What we know

The information below reflects the state of knowledge in 2010, prior the launch of the Epipage2 cohort study.

Frequency

In industrialized countries, between 5% and 12% of births occur before the normal term of pregnancy. In France, there are 60 000 each year, 10 000 (1.2%) before 32 weeks of gestation, and their numbers have been growing regularly. One of every 5 preterm babies is very premature. 

The birth rate in France has been rising since 2000: 775 000 births in 2000, 778 000 in 2001, reaching 807 000 in 2008, for an increase in the birthrate of more than 9%. During the same period, the number of children born of multiple pregnancies has grown from approximately 21 000 in 1996-1997 to 33 000 in 2001 ; they now account for more than 4% of the births. These two factors the increase in both births and multiple pregnancies have led to a substantial increase in the number of preterm births. 
 
 
What Are the Causes of Preterm Birth ?

There are two types of preterm birth induced and spontaneoux.

Induced or iatrogenic preterm birth is induced by physicians who, in the presence of factors potentially threatening the mother's or child's survival, decide to end the pregnancy by inducing labor or by performing a cesarean. For example, the mother's life may be in danger because of preeclampsia (gestational hypertension related to the placenta), or the fetus's life may be threatened by the slowing of fetal growth.

During a so-colled spontaneous preterm birth, labor begins before the pregnancy has reached a normal term. We do not know the reasons for preterm labor, but it may be associated with an infectious environment. Premature rupture of the membranes (amniotic sac) can also cause spontaneous preterm birth.

On average, 60% of preterm deliveries are spontaneous, and 40% induced by physicians. The causes and conditions reponsible for these two large groups of preterm births are very different. The causes of preterm birth remain largely unknown, especially beacause they are multiple. They probably result from maternal or fetal complications and from placental abnormalities.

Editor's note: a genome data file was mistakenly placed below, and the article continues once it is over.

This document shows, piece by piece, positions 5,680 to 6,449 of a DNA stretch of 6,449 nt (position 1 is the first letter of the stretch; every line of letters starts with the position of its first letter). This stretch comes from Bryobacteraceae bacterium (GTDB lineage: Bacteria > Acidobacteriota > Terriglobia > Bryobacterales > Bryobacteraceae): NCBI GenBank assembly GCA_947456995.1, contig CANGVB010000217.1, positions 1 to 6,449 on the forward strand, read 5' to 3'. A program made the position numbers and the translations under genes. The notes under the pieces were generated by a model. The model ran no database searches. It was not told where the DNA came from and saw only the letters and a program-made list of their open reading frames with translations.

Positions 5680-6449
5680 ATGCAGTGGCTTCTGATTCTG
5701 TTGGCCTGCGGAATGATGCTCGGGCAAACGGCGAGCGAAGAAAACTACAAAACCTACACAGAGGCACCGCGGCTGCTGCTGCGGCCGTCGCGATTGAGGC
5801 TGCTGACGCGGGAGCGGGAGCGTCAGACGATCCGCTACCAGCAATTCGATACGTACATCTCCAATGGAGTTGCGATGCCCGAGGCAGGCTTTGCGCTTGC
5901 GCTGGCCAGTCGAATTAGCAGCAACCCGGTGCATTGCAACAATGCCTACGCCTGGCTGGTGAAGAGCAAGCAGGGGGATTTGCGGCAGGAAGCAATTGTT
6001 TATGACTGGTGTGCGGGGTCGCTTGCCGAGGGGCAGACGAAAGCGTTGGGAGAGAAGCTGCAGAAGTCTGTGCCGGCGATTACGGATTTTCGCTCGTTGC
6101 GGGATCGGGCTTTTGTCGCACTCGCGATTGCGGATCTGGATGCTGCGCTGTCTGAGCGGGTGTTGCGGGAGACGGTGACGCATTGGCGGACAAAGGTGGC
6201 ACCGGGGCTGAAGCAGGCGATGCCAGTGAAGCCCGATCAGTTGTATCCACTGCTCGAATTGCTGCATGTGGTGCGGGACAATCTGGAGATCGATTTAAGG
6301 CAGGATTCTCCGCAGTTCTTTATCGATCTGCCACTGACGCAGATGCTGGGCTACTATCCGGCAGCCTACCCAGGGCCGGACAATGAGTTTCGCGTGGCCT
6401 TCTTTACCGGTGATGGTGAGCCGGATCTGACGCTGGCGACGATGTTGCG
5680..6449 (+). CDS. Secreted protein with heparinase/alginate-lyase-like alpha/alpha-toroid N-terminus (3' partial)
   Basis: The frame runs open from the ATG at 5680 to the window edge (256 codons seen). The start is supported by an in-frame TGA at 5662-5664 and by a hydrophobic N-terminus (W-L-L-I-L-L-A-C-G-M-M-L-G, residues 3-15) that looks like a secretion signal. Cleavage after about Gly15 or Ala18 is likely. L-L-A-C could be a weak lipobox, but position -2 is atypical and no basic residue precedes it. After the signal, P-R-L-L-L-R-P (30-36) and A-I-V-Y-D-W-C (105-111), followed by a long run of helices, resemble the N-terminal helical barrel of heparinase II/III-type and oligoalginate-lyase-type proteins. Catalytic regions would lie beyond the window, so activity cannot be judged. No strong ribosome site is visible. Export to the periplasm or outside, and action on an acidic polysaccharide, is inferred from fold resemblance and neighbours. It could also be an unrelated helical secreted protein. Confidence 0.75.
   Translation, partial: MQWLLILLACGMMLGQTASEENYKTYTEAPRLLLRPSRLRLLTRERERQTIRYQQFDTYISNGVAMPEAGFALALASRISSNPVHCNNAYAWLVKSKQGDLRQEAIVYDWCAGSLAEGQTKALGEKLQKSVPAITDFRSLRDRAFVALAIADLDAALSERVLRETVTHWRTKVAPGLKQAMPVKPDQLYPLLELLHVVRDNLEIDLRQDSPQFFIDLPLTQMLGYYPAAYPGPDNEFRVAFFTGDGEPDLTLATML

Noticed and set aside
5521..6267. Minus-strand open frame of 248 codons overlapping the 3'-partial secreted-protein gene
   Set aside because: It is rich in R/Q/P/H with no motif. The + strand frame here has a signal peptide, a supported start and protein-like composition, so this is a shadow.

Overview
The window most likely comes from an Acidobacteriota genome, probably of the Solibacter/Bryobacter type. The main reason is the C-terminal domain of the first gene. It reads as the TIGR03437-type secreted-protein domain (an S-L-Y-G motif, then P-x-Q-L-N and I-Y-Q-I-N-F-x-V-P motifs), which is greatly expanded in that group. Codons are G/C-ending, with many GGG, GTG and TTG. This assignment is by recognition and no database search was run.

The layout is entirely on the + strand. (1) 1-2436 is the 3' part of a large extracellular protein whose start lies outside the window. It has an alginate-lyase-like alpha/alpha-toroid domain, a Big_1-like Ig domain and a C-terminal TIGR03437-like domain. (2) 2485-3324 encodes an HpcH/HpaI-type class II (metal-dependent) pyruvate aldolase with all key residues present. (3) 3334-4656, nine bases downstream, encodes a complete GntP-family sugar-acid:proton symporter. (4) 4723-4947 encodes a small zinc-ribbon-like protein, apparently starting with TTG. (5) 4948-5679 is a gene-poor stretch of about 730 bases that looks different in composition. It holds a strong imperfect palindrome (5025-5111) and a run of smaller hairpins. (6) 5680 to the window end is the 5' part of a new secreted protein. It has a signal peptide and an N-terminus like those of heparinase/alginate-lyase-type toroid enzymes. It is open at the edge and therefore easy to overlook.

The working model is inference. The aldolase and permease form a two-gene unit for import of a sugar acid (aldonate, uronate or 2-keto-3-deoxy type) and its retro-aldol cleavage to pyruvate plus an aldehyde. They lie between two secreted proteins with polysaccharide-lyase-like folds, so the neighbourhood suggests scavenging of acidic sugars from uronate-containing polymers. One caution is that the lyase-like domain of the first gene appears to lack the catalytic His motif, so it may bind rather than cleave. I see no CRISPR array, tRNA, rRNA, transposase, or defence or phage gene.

Data collected in the Epipage 2 study will enable us to establish with precision the respective roles of theses different causes so that we can better characterize preterm births.
 

What Are the Consequences of Preterm Birth ? 

In the short term

The neonatal mortality (death of children in the first month of life) rate exceeds 10% for the very preterm infants (<32 weeks), and is 2-3% for those moderately preterm (32-33 weeks), and 0.5-1% for those born at 34-36 weeks, compared with less than 2 per 1000 children born at term.

In the longer term

The risks described most often are motor disabilities and intellectual impairment. As the table below shows, the earlier the preterm birth, the higher the risk.

 

 Motor disabilities
Intellectual impairment
Very perterm birth (<32 weeks) 10% 15%
Moderate preterm birth (32-33 weeks) 4% 10%
Late preterm birth (34-36 weeks) 0.5% 5%

 

Management and care of pregnant women and children have changed over the last 15 years. These changes might have affected the health and development of these preterm children. It is thus essential to measure them with precision. The Epipage 2 study will improve our knowledge of the prognosis of preterm birth by studying children's overall health status (growth, metabolism, allergies, and respiratory diseases) and development, including psychiatric disorders, learning disorders, severe disabilities, and quality of life. 

 

 

 

 

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